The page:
World Cup 2014 panel

There’s a sharp but pleasant symmetry to Suarez and England’s World Cup

Suarez follows England through the exit. Ney Douglas/EPA

Two staple narratives of World Cups past and present have been crammed into just one week: the enduringly dire state of the England national football team, and a convenient (for FIFA) morality tale about one of the world’s great footballers.

Add to this the fact that the bitemaster that is Luis Suarez actually plays his club football in England these days (though with suspensions he misses almost as much as he plays) and it all adds a certain piquant symmetry to a couple of major stories on Planet Football.

In England, complaints about “too much too young” for cossetted players, the obstructing impact of foreigners in the global Premier League, and the lack of top quality coaching, have dominated debates about why England fail. All of these may be implicated, of course, but perhaps a simpler explanation works better: class-bound England spreads its sporting talent too thinly.

Crudely speaking, the great national football triumphs still tend to be built around one of two central narratives or myths: outstanding players (like Suarez) who emerge with native talent and great hunger out of grinding poverty (typically from Latin America or Africa); and those countries which successfully combine talents drawn from a wide range of socio-economic backgrounds in the affluent north, sometimes spiced by creative outliers from older colonies (in Western Europe).

These days, stuttering England fits neither model well. There is little absolute poverty left to feed the old creative street football of the past – though English rugby league historically steals some northern working class talent. And English players are not known for their diversity of socio-economic backgrounds.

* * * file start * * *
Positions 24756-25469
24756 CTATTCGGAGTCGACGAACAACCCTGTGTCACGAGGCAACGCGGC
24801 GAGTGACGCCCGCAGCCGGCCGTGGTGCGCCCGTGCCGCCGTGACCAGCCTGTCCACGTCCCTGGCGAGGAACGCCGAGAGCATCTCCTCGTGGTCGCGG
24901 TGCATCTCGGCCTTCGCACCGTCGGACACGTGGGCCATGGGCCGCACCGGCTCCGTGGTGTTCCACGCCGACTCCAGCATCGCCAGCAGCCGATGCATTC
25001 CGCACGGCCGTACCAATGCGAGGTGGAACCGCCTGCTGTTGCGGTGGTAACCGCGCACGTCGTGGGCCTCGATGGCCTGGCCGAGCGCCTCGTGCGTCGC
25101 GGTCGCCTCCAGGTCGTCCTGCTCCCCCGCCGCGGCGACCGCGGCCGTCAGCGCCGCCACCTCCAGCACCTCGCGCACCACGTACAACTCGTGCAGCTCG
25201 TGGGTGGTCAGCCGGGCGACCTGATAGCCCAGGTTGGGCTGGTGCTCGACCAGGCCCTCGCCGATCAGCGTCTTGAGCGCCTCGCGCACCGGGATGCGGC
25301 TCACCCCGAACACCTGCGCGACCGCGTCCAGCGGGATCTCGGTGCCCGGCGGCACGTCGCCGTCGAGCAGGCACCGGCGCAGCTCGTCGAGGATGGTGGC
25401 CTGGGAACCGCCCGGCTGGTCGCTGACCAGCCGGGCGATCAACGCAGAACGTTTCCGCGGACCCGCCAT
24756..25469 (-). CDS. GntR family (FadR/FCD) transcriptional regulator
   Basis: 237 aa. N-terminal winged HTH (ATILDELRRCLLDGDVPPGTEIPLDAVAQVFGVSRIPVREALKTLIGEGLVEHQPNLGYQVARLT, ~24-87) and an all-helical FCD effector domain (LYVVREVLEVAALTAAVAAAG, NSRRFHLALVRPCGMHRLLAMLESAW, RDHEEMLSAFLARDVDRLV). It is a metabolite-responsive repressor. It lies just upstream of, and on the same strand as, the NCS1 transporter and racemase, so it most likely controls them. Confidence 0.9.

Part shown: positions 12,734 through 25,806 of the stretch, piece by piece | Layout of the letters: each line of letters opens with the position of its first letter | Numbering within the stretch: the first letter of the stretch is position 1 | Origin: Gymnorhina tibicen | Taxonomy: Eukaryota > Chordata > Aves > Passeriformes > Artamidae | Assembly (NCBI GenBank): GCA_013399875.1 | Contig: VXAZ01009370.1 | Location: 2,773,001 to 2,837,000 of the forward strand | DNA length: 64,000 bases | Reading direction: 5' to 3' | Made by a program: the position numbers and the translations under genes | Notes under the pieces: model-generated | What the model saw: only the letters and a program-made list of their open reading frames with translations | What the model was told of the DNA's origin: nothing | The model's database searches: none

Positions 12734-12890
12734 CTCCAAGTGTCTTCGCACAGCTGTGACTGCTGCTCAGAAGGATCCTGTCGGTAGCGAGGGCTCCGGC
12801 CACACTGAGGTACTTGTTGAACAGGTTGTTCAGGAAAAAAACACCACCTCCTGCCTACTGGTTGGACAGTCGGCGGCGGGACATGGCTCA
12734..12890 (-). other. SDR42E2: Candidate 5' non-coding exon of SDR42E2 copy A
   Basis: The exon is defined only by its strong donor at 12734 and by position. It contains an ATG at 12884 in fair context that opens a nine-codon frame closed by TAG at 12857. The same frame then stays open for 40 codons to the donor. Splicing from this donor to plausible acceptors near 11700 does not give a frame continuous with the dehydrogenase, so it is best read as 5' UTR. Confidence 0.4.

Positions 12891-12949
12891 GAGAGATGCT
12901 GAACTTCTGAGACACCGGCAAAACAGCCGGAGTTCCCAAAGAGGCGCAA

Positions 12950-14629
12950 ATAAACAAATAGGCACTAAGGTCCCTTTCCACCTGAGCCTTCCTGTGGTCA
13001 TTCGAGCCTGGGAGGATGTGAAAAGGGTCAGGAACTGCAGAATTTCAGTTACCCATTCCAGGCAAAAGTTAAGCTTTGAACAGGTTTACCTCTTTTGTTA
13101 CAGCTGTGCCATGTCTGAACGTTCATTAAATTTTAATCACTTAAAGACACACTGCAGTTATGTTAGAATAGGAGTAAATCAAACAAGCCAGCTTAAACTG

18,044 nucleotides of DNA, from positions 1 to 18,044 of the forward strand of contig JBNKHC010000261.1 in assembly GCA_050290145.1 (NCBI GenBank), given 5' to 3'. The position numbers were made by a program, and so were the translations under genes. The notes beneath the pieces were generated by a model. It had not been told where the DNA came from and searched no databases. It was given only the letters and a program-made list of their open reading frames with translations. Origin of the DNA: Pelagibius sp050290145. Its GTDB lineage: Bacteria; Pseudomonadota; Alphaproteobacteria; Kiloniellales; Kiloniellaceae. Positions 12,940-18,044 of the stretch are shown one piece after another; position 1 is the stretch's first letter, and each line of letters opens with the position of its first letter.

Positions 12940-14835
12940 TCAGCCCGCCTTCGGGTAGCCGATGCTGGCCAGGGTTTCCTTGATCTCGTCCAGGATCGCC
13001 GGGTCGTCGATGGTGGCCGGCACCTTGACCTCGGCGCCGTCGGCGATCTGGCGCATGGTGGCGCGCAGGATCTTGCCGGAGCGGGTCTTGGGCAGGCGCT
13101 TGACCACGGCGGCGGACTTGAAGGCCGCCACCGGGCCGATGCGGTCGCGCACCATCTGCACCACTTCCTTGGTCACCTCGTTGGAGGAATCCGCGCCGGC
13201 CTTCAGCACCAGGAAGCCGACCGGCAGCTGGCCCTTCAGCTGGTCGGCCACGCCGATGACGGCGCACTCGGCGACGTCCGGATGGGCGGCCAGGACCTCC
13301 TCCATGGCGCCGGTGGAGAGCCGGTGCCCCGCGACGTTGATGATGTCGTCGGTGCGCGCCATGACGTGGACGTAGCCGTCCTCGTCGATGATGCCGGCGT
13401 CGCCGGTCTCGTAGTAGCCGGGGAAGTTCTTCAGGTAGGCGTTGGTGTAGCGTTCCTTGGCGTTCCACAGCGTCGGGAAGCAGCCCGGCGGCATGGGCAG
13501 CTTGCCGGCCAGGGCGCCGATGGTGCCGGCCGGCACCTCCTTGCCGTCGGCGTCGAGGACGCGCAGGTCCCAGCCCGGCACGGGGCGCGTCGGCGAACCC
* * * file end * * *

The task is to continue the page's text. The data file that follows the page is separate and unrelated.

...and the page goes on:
There is just too little mixing of the social classes in English football to combine the best of the rest for its collective classed qualities. This is because, in England, another winter team sport with a national base in elite private schools – rugby union – creams off the best of the well-fed, physically combative and intelligent male middle classes.

In Germany, Holland and Spain, for example, England’s Johnny Wilkinson would surely have been a midfield football general, not a studious and brilliant rugby fly-half. Significantly, perhaps, England is the only country in the world to have won World Cups in both the major football codes: soccer and rugby union.

As for Liverpool’s Luis Suarez, the world’s psychiatrists will be earning their corn, and biting is really not acceptable, even if it is a playful nip designed mainly to provoke a wild penalty area response from a shocked opponent. The Uruguayans have been rightly critical of the way the balance of power typically works in the world game against the minnows – though this is a bad case on which to fight that particular battle - and Suarez’s crime is as much about his defining desperation to win as it is about abusing or injuring an opponent.

And maybe, ironically, this is what really irks FIFA. In an age when the World Cup has become a sort of TV theme park event – tens of thousands of global fans in fancy dress, gorging on official sponsors’ products and merrily Mexican-waving 15 minutes into every contest – wanting to win so badly can produce such an unacceptable outcome.

And arguably this is Luis Suarez’s (and even England’s) essential problem: at a moment when not really caring is so central to the marketing of the World Cup finals as a product, here is a guy who pathologically and destructively cares rather too much.

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